In his recent editorial, Christopher Knight asserts: “‘Narrative art’ is a made-up category,” while the website of the Lucas Museum states “Narrative Art is visual art that tells a story.” You can see the argument shaping up here and it’s a doozy. Do critics and art historians get to name and control the hierarchies and categories of art, or can billionaire museum founders and their curators have a say?
When Tracy Zwick of Art in America asked artist Kerry James Marshall—whose retrospective will come to MOCA this spring—“Are you telling stories?” he responded: “Exactly! And these paintings in my stories are connected to larger stories.” So, is Kerry James Marshall now officially a “narrative artist?” Would he or MOCA mind that his socially conscious art has been nudged into a “made-up” category by a new institution? Interesting times are ahead…
The core of the Lucas collection goes back decades to alternative universe of popular and commercial art forms. Vintage illustrations documenting American life, by Howard Pyle, N.C. Wyeth and Charles Dana Gibson are part of the trove and so are original drawings for “Peanuts” by Charles Schultz. Children’s book illustrations, by Beatrix Potter, Arthur Rackham, Jean de Brunhoff and others form another wing of the collection.
More recent additions, including prints by Kara Walker and a painting by Keith Haring, reflect the taste of Mellody Hobson. An archive of Robert Crumb Zap Comix images and the complete suite of his funky, Rabelaisian “Genesis” drawings will be available: they should work well with Lucas’s trove of Mad Magazine cover art. There is, unsurprisingly, a vast collection of digital material—including films, illustrations, fine art and sculpture—as well as Cinematic Art including set and prop designs, costumes, makeup designs and examples of visual effects.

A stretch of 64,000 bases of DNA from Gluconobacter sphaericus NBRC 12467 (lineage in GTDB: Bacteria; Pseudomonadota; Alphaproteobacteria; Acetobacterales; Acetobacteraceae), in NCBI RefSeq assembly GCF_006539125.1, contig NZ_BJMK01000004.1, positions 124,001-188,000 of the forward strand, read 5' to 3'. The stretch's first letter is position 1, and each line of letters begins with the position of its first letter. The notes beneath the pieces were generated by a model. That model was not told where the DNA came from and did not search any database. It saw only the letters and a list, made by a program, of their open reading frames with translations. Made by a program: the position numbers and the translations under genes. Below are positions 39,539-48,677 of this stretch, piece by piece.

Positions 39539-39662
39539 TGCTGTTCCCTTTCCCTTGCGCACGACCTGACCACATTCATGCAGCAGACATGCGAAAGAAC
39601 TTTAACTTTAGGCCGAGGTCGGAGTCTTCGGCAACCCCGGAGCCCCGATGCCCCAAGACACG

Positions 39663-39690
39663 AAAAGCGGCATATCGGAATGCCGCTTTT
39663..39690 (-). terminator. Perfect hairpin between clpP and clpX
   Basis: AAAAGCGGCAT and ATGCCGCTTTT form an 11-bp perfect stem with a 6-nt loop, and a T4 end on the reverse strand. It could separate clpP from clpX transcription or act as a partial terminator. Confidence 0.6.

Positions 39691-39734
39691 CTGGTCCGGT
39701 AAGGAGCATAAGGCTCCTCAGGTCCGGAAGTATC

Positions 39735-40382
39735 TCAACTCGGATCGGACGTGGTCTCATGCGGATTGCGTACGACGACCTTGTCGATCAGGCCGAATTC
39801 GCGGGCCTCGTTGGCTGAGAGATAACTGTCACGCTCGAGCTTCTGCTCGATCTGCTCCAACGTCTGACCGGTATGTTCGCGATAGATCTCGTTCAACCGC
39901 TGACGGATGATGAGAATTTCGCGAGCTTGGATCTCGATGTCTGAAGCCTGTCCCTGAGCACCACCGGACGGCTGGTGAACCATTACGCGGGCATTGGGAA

How this will all come together and relate poses a daunting curatorial challenge, as the varied media and messages represented will need to be shown to work in concert to support the common impulse of storytelling. Important questions will be looming, one of the foremost being “Are Narrative Art and Cinematic Art—both categories appear on the museum’s website— as closely related and compatible as George Lucas believes them to be?” Getting it all to work together and make sense in a gleaming spaceport-like building in a densely populated area of Los Angeles will involve innumerable practical and architectural concerns. Here are two: will the design really allow enough entry points and a substantial loading dock? When I discussed the design with a museum professional friend she noted that although the renderings show big, high spaces, creating adequate display walls might be tough in the museum’s “swooshy-soft, Dairy Queen version of a Zaha Hadid.”
The museum’s problem-solver in chief will be Don Bacigalupi, the former director of the Crystal Bridges Museum of American Art. According to Charles Desmarais, Bacigalupi is “top-notch” and very up to the challenge of launching the Lucas Museum: finding the right curators will be a primary challenge. “So much depends upon what the curators do with the collection,” Desmarais reflects. “I’m hoping for a deep and thoughtful dive—though lively and done with humor—into the history of visual storytelling. But, if they screw it up, the museum could end up looking like a Star Wars convention.”
Desmarais makes a good point and any Museum with “Lucas” in its name will always be inescapably associated with Star Wars. To be fair, Lucas is really about more than that, as his drive to produce Red Tails (2012)—a film that blended history and fiction to memorialize the legacy of the Tuskegee Airmen—demonstrates. In his interview with Charlie Rose, George Lucas acknowledged that his interests “have shifted to more mature things” in recent years. The Lucas Museum of Narrative Art, an ambitious and groundbreaking venture, has the opportunity to be a mature accomplishment that expands and reshapes the public’s perception of his legacy.